But blind submission to this assumption generates plenty of downsides. If Benetton keeps selling more, and Kellogg’s keeps selling more, and GM, and Sony, and Exxon, and Apple, and Wal-Mart, and on and on, we find ourselves bumping up against the limits to growth. But the consequences are much less visible. It’s hard to notice the climate warming. It’s hard to notice species going extinct. It’s hard to notice the drawdown of aquifers. It’s hard to… (ok, ok, you get the point). The downsides of accepting the BIG ASSUMPTION are less visible than the upsides, but there’s also another problem. The upsides accrue to a select few, while the downsides accrue to society at large. As Benetton sells more and more shirts, it makes more and more profits. Its employees enjoy higher salaries and more status. At the same time, it does not suffer the consequences from increased emissions and use of natural resources — someone somewhere else, often sometime in the future, feels the pain. In essence, the economy operates by concentrating benefits and diffusing costs, especially for those businesses with the most successful marketing departments.

To debunk an assumption, especially one with the visibility problems of the BIG ASSUMPTION, you have to study. You have to learn about the concealed downsides. For the BIG ASSUMPTION, that means studying ecology and understanding (to the extent we can) the science behind environmental systems. The author and activist Bill McKibben is certainly someone who has done his homework. His studies have led him to question the BIG ASSUMPTION. On the first page of his book, Deep Economy, he writes:

For most of human history, the two birds More and Better roosted on the same branch. You could toss one stone and hope to hit them both. That’s why the centuries since Adam Smith have been devoted to the dogged pursuit of maximum economic production…  But the distinguishing feature of our moment is this: Better has flown a few trees over to make her nest. That changes everything. Now, if you’ve got the stone of your own life, or your own society, gripped in your hand, you have to choose between them. It’s More or Better.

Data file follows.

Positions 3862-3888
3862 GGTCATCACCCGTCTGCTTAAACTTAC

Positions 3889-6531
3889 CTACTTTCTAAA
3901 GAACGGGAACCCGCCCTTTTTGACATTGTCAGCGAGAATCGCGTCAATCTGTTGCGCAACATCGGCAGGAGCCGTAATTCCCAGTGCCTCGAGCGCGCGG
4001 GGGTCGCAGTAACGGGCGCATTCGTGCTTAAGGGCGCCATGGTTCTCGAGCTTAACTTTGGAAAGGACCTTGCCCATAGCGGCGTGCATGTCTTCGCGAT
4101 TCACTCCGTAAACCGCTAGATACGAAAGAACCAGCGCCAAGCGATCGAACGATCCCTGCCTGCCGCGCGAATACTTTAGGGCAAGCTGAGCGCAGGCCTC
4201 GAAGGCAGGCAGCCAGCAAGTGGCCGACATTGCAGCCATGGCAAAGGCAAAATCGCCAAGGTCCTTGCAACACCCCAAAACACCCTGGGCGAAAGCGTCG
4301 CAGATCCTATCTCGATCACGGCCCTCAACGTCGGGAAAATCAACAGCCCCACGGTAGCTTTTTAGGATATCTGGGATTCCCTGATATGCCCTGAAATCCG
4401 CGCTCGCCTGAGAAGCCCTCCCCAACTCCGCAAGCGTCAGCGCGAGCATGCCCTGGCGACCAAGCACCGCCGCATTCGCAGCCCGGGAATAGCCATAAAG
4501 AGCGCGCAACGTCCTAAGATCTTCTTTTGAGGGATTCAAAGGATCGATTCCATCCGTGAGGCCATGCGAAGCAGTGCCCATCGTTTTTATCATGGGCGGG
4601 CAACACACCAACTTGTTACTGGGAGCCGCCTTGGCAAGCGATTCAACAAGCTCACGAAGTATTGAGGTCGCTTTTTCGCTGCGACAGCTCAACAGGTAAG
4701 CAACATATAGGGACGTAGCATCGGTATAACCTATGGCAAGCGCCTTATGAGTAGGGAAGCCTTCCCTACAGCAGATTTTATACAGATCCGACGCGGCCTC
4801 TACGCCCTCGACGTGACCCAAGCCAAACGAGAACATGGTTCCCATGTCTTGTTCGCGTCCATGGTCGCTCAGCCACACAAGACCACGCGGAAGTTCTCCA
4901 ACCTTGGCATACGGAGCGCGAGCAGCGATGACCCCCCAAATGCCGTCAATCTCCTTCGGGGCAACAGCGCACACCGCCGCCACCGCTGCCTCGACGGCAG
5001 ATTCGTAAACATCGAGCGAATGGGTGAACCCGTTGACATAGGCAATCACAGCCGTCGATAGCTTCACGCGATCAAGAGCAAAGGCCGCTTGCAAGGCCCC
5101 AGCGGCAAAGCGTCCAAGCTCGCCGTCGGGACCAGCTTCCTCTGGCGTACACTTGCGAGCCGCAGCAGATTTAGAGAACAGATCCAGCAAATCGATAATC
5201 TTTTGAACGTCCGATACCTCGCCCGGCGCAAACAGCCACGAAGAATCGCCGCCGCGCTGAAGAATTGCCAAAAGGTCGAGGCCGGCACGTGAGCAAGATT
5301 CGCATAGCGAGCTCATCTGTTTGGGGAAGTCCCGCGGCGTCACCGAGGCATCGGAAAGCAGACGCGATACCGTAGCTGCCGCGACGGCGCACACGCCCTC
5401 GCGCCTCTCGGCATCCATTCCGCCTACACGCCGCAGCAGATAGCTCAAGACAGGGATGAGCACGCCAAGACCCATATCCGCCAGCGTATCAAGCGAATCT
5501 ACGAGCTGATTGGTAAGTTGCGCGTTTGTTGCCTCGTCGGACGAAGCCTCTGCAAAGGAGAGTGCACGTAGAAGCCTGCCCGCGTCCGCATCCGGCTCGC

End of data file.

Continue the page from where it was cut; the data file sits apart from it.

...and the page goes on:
I vant to sell you crud!

More Count Chocula actually makes everyone worse off, except of course for the few people who manufacture and market Count Chocula. By the day, it becomes more and more obvious that it’s time to replace the outdated fixation on More with a modern appreciation of Enough. The challenge is to configure the economy in such a way that people and organizations can pursue Better instead of More. Maybe we can start by overhauling Marketing 101.

The Tyranny of Comfort

by Rob Dietz

When I was a kid, I was on the neighborhood swim team in the summers. No one mistook me for Michael Phelps. In fact, I may be the anti-Phelps. We’re both lean, but while his body is built for buoyancy, mine seems to be designed for sinking. Each year to celebrate the end of the season, the swim team held a potluck banquet and bestowed awards upon the best swimmers. Most years I took home the Coach’s Award, the consolation prize given to the kid who tried hard despite having no chance to win a race. To make matters worse, my nickname as a competitive swimmer was Colonel Mustard. The pool had four lanes. First place earned you a blue ribbon; second place, a red ribbon; and third place, a white ribbon. The obligatory prize for fourth place was a mustard yellow ribbon.

During the season when I was 9 or 10 years old, we had a meet at the opposing team’s pool on a surprisingly cool June evening. My mom and dad sat in chairs on the grass at the edge of the pool deck with other parents rooting for their aquatically gifted offspring. I had just finished a race in my customary place — last. I didn’t have another race for a while, so I went over to where my parents were seated. I was starting to shiver, and it probably showed on my face that I was feeling dejected. Without a word, my dad opened up a towel, wrapped me in it like a mummy, and sat me down in his lap. He used the towel to wipe away my goosebumps, my chattering teeth, and the pain of defeat. I didn’t swim any faster in the next race, but I sure felt a lot better. That evening my dad gave me one of the most memorable gifts I’ve ever received — it was a gift of comfort.